The Sandra Bullock Files is a series that looks at the films of Oscar-winning actress Sandra Bullock, all the way from her debut in 1987, to her two major 2018 releases, Ocean’s Eight and Bird Box.
Sandra’s career has had its ups and downs from the very beginning, but if she took two steps forward with Crash in 2005 and Infamous in 2006, she took a major step back in 2007 with the dreadful Premonition, easily one of the worst and most ridiculous movies she’s ever participated in. What was she thinking when she signed on for this one? There are a few decent moments in Premonition, including a conclusion that thankfully doesn’t give us the predictable feel-good ending, but mostly this is a laughable, absurd thriller that does nobody involved any favors.
Apparently Sandra was looking for something scary to do, something that called back to the classic work of Alfred Hitchcock. She didn’t want to do a horror film necessarily, but more of a psychological thriller. She said she was looking at a lot of projects in this genre, but as soon as she started flipping through the Premonition script, she was certain this was the one she wanted to make. It’s a shame because of all the genres Sandra has done really well, she has yet to make a successful “scary” movie. It’s a shame, too, because with a better script and director, Premonition could have at least been serviceable entertainment. The idea is sort of intriguing. But it needed a more talented group behind the scenes. In the end, Sandra is left with not much to work with here.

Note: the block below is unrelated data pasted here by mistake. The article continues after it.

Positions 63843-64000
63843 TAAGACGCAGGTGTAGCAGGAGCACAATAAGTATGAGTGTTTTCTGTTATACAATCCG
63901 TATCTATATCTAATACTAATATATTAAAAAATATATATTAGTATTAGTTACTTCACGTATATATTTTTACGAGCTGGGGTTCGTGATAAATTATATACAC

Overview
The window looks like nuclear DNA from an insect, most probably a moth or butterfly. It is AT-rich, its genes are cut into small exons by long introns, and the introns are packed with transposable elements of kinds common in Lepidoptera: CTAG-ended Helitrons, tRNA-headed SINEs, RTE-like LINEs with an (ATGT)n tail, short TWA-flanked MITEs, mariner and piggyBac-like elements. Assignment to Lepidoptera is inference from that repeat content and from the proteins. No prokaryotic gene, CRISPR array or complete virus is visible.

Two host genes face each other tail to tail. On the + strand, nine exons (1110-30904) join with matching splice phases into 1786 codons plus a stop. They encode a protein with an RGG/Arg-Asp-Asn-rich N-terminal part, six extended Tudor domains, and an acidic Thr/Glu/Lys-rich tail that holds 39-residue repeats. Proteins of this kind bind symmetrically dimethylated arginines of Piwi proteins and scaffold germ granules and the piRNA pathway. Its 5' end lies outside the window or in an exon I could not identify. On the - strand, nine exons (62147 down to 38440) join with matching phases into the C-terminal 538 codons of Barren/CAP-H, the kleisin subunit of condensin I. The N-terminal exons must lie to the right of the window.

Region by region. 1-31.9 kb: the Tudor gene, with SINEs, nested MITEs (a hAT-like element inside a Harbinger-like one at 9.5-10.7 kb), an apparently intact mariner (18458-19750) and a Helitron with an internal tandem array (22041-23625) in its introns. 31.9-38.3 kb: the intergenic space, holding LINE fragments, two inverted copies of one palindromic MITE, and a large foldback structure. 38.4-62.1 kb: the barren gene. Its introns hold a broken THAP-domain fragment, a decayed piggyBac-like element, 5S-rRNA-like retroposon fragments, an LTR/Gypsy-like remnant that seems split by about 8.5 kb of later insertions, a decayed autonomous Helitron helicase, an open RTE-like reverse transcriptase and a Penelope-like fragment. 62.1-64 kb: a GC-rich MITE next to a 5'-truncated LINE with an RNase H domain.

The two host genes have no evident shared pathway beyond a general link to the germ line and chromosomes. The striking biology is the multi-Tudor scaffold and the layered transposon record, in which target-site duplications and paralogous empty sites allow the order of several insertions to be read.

The film opens with Sandra going through the daily motions. She plays Linda, a mom of two. She drives her kids to school, takes a jog, does the laundry. It’s just like any other day. Then the doorbell rings, and she finds a police officer standing outside. “Your husband’s been in an accident,” he says. “He died at the scene.” She spends the rest of the day in mourning, like any person would do. Her mother comes to visit that night, and tells her she needs to start thinking about funeral arrangements. “I’m not ready for that yet, Mom,” she says. She wakes up the next day, comes downstairs, and, lo and behold, her husband Jim (a bored looking Julian McMahon) is alive and well! Huh? What happened? She assumes yesterday was all a dream. But then she wakes up the next morning to find that her husband’s dead again, and it’s time to attend the funeral. What? It turns out that Linda is waking up on a different random day of a seven-day week. Back and forth, over on this day and then over on that one. Will she be able to save her husband’s life?
This film goes wrong in so many ways. Its biggest problem is that it’s boring. Never do we really care about her husband, or if she’ll save him, or if she even wants to save him. His character is such a dullard it doesn’t even affect the viewer to a great extent when he’s mutilated in the big explosive ending. We never get to really know him, aside from the fact that he’s a decent father but has been cheating on Linda with another woman. “If I let Jim die, is that the same thing as killing him?” Linda says in one of the film’s few good moments, a line that also ended the ridiculous trailer released at the end of 2006. How much more interesting would that ending have been? If she knew her husband’s death was coming, and she sat back and did nothing to stop it? The ending of the movie is not a happily ever after by any means, but that would have been truly unexpected.